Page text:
From 2,000 to 6 Credit Union CEO Contenders
How JMFA gets down to the finalists in an executive search
by Charlene Komar Storey
Whittling down a large field of finalists and ultimately choosing a new CEO for a credit union is unquestionably a challenge. How is it done?
Charles Shanley, SPHR, executive vice president of John M. Floyd & Associates, a recruitment and consulting firm and CUES strategic partner, says JMFA starts a search process for a credit union with 2,000 potential candidates, and ultimately presents a board or search committee with six to 10 finalists.
The 2,000 figure may send eyebrows skyward, but Shanley points out that doesn’t mean the company collects that many responses from a blind want ad. “We’re proactive,” he says. For instance, JMFA uses many candidate sourcing strategies, including social media, targeting people from the credit union’s market area and a variety of networking groups.
The next step is to go on site and identify the Credit Union’s culture. “It’s important to know exactly what the culture is for this institution, and you can’t properly assess this without being there physically,” Shanley says.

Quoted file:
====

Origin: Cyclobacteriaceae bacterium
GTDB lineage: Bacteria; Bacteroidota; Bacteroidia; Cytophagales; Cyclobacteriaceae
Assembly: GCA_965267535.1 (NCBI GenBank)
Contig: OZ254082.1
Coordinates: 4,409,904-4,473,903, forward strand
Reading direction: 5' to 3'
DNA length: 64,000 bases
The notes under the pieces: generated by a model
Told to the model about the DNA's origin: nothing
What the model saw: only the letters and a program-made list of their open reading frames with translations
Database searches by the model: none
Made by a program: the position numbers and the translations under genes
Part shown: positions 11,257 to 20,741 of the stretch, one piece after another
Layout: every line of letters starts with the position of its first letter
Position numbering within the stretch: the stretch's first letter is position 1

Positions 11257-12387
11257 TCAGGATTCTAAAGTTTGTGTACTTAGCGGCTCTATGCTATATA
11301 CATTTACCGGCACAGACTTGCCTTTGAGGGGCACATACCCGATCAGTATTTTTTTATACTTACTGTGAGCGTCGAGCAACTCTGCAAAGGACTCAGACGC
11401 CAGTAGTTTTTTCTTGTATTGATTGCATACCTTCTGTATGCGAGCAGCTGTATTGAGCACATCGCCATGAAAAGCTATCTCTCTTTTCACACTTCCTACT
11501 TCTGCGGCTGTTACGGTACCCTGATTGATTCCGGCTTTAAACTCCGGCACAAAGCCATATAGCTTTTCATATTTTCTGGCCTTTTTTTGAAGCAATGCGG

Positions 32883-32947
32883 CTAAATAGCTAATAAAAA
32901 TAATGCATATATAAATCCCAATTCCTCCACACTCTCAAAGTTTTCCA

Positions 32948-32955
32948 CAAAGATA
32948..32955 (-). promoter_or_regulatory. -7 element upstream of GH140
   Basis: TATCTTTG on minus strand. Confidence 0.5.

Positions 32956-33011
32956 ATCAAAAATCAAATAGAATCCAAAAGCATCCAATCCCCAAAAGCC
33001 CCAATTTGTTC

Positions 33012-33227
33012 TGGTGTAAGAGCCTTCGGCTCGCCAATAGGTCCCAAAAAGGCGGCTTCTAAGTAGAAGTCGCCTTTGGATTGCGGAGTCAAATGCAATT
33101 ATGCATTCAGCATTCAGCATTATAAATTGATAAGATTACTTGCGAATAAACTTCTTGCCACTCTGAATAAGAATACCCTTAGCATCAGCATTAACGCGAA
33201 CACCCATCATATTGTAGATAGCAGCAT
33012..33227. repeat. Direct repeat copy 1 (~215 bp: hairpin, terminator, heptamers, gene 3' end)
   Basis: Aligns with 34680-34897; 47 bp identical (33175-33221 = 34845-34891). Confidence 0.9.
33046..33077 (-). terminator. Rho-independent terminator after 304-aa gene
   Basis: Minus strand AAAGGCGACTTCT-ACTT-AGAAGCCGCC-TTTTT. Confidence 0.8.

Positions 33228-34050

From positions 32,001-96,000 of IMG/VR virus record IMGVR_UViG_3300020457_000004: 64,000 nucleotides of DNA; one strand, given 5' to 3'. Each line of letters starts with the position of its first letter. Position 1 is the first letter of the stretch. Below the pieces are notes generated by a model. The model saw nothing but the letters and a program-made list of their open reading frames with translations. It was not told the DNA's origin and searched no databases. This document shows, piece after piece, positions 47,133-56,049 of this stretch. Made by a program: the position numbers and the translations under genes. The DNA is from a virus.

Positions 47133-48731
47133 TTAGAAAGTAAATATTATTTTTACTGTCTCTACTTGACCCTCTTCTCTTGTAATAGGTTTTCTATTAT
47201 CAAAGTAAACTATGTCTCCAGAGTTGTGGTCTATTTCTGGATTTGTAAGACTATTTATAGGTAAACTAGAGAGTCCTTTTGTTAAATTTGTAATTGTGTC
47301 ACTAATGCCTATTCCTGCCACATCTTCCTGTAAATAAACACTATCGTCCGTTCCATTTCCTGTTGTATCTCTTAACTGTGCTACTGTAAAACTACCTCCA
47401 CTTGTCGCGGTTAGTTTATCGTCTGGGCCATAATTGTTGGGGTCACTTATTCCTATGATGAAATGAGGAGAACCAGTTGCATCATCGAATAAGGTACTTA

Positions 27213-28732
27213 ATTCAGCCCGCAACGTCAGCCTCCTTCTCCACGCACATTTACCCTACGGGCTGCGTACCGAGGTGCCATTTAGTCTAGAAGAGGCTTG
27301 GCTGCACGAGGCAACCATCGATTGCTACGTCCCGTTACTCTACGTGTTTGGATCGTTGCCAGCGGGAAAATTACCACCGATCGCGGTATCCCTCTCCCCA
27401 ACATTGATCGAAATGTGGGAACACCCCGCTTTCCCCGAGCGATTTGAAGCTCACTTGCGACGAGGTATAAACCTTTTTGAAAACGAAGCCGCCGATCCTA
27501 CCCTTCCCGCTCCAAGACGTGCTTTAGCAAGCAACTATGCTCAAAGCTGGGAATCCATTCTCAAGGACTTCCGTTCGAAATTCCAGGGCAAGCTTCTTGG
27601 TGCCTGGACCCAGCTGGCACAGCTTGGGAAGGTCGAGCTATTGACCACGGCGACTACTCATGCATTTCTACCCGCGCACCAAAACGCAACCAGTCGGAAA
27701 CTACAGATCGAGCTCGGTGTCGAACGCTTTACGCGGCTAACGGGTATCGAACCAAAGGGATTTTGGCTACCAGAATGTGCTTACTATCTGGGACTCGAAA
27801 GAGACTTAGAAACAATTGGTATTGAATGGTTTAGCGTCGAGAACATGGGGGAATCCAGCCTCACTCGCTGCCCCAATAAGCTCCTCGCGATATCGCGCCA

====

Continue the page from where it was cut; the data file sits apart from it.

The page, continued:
JMFA focuses on core competencies, typically established by the board. Common competencies include vision, strategic direction, leadership, cultural fit, communication skills, overall experience and community involvement. The competencies are weighted on a formula-based spreadsheet to reflect each one’s level of importance. For example, a board could give vision a weight of 20 percent, strategic direction 15 percent, cultural fit 15 percent, community involvement 10 percent, leadership 20 percent, and so on until the weights add up to 100 percent.
This weighted list of competencies is initially used by JMFA to first select about 50 candidates to invite to complete a strategic questionnaire or project, Shanley says. The project may be a request to delineate what short-term and long-term plans a candidate would put in place in his or her first year at the credit union.continue reading »